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Mehmet Arslan, Ayhan Cömert, Halil İbrahim Açar, Mevci Özdemir, Alaittin Elhan, İbrahim Tekdemir, R. Shane Tubbs, Ayhan Attar, and Hasan Çağlar Uğur

Object

Although infrequent, injury to adjacent neurovascular structures during posterior approaches to lumbar intervertebral discs can occur. A detailed anatomical knowledge of relationships may decrease surgical complications.

Methods

Ten formalin-fixed male cadavers were used for this study. Posterior exposure of the lumbar thecal sac, nerve roots, pedicles, and intervertebral discs was performed. To identify retroperitoneal structures at risk during posterior lumbar discectomy, a transabdominal retroperitoneal approach was performed, and observations were made. The distances between the posterior and anterior edges of the lumbar intervertebral discs were measured, and the relationships between the disc space, pedicle, and nerve root were evaluated.

Results

For right and left sides, the mean distance from the inferior pedicle to the disc gradually increased from L1–2 to L4–5 (range 2.7–3.8 mm and 2.9–4.5 mm for right and left side, respectively) and slightly decreased at L5–S1. For right and left sides, the mean distance from the superior pedicle to the disc was more or less the same for all disc spaces (range 9.3–11.6 mm and 8.2–10.5 mm for right and left, respectively). The right and left mean disc-to-root distance for the L3–4 to L5–S1 levels ranged from 8.3 to 22.1 mm and 7.2 to 20.6 mm, respectively. The root origin gradually increased from L-1 to L-5. The right and left nerve root–to-disc angle gradually decreased from L-3 to S-1 (range 105°–110.6° and 99°–108°). Disc heights gradually increased from L1–2 to L5–S1 (range 11.3–17.4 mm). The mean distance between the anterior and posterior borders of the intervertebral discs ranged from 39 to 46 mm for all levels.

Conclusions

To avoid neighboring neurovascular structures, instrumentation should not be inserted into the lumbar disc spaces more than 3 cm from their posterior edge. Accurate anatomical knowledge of the relationships of intervertebral discs to nerve roots is needed for spine surgeons.

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John D. Reynolds III

passed by using a slightly more rigid tubing, as suggested by Cowan and Allen. 2 Adequate caution must of course be taken. The potential complications of guide wire and catheter procedures have been reviewed by Cope 1 and Lang. 3 Attempts to force the wire should be avoided since vascular perforation with subintimal placement or cardiac tamponade can occur; this principle is particularly important when dealing with areas of complete occlusion. There has been no incident of vascular perforation associated with this technique. Aspiration or manometric determination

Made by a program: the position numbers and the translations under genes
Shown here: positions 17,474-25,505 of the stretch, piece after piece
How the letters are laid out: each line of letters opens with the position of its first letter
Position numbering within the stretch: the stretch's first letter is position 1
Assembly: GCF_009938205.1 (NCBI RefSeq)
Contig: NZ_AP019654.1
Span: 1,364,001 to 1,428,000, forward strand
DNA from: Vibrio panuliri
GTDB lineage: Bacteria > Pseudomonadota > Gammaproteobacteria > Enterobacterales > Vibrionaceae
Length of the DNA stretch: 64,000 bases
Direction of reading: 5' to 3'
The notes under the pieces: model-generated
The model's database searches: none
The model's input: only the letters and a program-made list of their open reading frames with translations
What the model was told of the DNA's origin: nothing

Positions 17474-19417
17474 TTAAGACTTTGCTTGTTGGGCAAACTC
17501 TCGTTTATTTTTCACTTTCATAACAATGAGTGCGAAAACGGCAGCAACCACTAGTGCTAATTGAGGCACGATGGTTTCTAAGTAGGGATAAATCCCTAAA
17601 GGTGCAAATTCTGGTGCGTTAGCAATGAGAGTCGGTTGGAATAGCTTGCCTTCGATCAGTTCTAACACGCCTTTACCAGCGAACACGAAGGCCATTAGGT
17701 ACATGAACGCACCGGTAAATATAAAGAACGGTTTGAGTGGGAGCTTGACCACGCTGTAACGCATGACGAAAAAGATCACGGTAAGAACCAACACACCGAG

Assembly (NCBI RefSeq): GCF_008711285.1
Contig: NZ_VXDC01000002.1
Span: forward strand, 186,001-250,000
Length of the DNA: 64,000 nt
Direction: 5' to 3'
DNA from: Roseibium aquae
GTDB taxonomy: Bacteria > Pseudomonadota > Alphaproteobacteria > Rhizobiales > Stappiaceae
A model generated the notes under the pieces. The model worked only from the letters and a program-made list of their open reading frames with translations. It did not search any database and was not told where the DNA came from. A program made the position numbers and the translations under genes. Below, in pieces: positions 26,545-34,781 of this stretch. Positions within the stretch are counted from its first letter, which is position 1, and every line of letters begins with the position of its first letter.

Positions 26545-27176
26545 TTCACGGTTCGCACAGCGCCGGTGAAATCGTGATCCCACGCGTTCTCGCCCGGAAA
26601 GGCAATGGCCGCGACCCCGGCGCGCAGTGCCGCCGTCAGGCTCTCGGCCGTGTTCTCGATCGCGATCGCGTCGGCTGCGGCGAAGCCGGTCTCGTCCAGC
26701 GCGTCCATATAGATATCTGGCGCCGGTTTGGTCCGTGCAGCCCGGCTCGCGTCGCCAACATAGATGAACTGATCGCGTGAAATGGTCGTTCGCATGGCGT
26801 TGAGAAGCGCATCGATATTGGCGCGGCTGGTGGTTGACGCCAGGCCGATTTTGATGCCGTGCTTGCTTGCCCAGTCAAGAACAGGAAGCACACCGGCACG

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Cameron G. McDougall, Van V. Halbach, Christopher F. Dowd, Randall T. Higashida, Donald W. Larsen, and Grant B. Hieshima

, most physicians would agree that these are offset by the increased risk of thromboembolism in patients who do not undergo anticoagulation during treatment. Clearly, prompt recognition of hemorrhage and immediate reversal of anticoagulation with protamine sulfate are essential. In a previously published work, 14 other principles of management were discussed for dealing with vascular perforations that occur during endovascular therapy. The cases described in this report serve as examples of the pitfalls involved in endovascular aneurysm therapy and provide lessons

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Gary M. Nesbit, Wayne M. Clark, Oisin R. O'Neill, and Stanley L. Barnwell

risk is not known. Although in our one patient with carotid dissection catheter navigation was straightforward, if the wire and catheter had instead entered the subintimal false lumen, difficulty may have been encountered, significantly raising the risk of perforation. One approach to avoid the embolic and cervical carotid perforation risk would be to cross the ACoA from the contralateral ICA to perform the thrombolysis. In our opinion, the risk of intracranial vascular perforation is much higher with this approach. Perforation of intracranial vessels is an